One thing is certain: a reduction in scale, a change in director, and the absence of some of the leads of the previous films doesn’t hurt Pirates of the Caribbean: On Stranger Tides, which is more or less the same film as the previous three.
You pay your money and you get what you expect, namely a generous heaping of Johnny Depp swagger carrying another bloated and muddled Pirates entry. The picture also benefits from being the only item of its kind on the market; despite the franchise’s wild success, I don’t believe there’s been another swashbuckler of note since the first film made a splash.
Sure, there’s plenty to like. The subtraction of Orlando Bloom and Keira Knightley (whose characters were central to the plots of the previous film, if not the films themselves) frees On Stranger Tides from a lot of dead weight, even though Depp’s Jack Sparrow remains too passive a protagonist to really root for. Regardless, they’re not missed.
And the newcomers to the cast shine: Stephen Graham’s Scrum more than affably fills in for Mackenzie Crook’s Ragetti as Sparrow’s de facto sidekick, Penélope Cruz is a lot of fun as Angelica, Sparrow’s female equivalent and former love, and Ian McShane, taking his role slightly more seriously than his co-stars, manages to be at least half-menacing as Angelica’s father, the famous pirate Blackbeard.
The plot is here considerably condensed. When a Spanish fleet fishes a man out of the ocean who claims to have travelled with Ponce de León 200 years prior, King Ferdinand orders his men to set sail in search of the fountain of youth. Hearing this, King George (Richard Griffiths, terrific in his single scene) follows suit, hiring undead ex-pirate Barbossa (Geoffrey Rush) to lead the expedition. The King also attempts to get Jack Sparrow – and his map to the fountain – to go along, but Sparrow manages to escape during a London chase sequence.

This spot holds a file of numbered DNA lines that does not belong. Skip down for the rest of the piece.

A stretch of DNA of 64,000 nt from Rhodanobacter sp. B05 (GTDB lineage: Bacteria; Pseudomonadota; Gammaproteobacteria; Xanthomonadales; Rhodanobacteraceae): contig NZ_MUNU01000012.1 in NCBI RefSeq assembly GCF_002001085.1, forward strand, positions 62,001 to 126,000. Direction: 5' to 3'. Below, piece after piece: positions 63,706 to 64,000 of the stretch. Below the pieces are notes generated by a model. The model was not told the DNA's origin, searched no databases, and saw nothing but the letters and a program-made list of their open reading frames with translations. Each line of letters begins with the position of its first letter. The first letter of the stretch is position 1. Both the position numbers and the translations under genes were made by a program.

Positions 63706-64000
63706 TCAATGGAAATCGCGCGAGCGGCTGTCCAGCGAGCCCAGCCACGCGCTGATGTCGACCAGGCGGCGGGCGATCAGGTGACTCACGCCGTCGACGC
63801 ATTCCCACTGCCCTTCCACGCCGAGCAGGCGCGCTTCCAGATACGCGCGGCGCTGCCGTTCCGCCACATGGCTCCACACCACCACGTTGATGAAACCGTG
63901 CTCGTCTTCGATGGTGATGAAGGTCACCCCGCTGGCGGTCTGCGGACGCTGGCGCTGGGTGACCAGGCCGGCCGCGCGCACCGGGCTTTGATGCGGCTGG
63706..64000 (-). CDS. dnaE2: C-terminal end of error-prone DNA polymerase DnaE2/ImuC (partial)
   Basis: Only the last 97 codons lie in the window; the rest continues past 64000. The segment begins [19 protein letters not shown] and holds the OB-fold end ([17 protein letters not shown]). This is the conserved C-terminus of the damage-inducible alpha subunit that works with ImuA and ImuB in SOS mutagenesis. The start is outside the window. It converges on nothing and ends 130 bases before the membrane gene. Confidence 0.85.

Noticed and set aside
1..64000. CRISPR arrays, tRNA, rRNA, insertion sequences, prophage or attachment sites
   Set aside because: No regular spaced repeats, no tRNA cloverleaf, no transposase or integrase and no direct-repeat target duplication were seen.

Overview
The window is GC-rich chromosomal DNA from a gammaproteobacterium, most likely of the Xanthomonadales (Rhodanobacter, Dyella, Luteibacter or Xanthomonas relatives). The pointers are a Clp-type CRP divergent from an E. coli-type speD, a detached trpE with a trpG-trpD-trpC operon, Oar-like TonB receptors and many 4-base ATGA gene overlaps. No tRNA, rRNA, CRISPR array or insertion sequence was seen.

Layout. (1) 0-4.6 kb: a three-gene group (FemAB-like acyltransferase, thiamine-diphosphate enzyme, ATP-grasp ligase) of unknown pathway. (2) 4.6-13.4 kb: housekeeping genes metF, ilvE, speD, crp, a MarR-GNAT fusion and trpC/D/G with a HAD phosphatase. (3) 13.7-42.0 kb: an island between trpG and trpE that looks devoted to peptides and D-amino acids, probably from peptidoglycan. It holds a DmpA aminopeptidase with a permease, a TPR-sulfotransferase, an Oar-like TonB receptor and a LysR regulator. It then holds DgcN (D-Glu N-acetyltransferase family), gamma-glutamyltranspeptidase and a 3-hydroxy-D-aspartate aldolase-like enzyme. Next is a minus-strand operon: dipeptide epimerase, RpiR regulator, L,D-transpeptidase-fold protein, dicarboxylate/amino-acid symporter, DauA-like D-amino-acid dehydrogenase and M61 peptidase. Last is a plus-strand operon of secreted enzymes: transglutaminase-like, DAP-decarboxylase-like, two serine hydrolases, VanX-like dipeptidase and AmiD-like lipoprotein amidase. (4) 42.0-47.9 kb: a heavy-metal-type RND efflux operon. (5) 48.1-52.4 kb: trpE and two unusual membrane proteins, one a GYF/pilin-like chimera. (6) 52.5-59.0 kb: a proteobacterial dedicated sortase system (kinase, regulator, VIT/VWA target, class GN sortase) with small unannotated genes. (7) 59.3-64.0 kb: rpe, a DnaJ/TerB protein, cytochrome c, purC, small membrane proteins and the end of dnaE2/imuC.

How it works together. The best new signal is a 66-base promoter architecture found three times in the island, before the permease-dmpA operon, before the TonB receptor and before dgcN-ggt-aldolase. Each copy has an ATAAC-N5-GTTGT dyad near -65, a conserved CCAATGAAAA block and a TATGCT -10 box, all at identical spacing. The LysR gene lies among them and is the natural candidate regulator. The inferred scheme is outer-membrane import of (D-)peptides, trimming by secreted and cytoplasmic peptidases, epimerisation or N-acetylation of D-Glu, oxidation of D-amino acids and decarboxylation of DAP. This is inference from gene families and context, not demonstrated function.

Meanwhile, a Jack Sparrow imposter is organizing yet another expedition to the mystical fountain. This is Angelica, we soon learn, who kidnaps the real Jack to help lead Blackbeard to the fountain to stave off imminent death. Like Sparrow, we’re never sure of Angelica’s motives; she seems to be obscuring the facts with every sentence. “You lied to me by telling me the truth?” Sparrow asks her at one point. Note to Jack: she might still be lying.
One problem: no one stopped to consider audience involvement in the proceedings. So these three factions are out to find the fountain of life. The Spanish aren’t given enough screen time to muster interest. Nor the British. Barbossa’s intentions aren’t revealed till near the end.
Sparrow doesn’t seem to care one way or the other. That leaves Angelica and Blackbeard. Are we rooting for them to find the fountain? Rooting against them? Of course, the answer is neither; as the events unfold, we do identify most with Sparrow in that we just don’t give a damn.
On Stranger Tides was directed by Rob Marshall, taking over for Gore Verbinski, who directed the previous three; few are likely to notice any actual differences, though Verbinski had less command of story, but a much greater command of style. This Pirates is a dim, often murky-looking affair, which might be excused since this was a 3D production, but then I saw it in 2D. Even in 2D, we get the gimmicky shots of swords and snakes and other items thrown out of the screen.
You might expect some nicely choreographed fight scenes from Marshall, the former musical theater director who brought Chicago and Nine to the screen. Indeed, I could sense that some amount of care went into the staging of the action scenes; they’re shot with a stationary camera, and make nice use of background objects.
But all was lost in the editing process, which splices together mismatched shots at breakneck speed for dizzying effect. Since roughly half of the film is action sequences, this is a major detraction.
Of the four Pirates films, I think I prefer the second, though I recall little of that film outside the giant wheel and surreal dream sequences. These films all blend together for me, but audiences looking for familiarity will find a friend in On Stranger Tides.
Stick around after the credits for a brief (but decent) extra scene.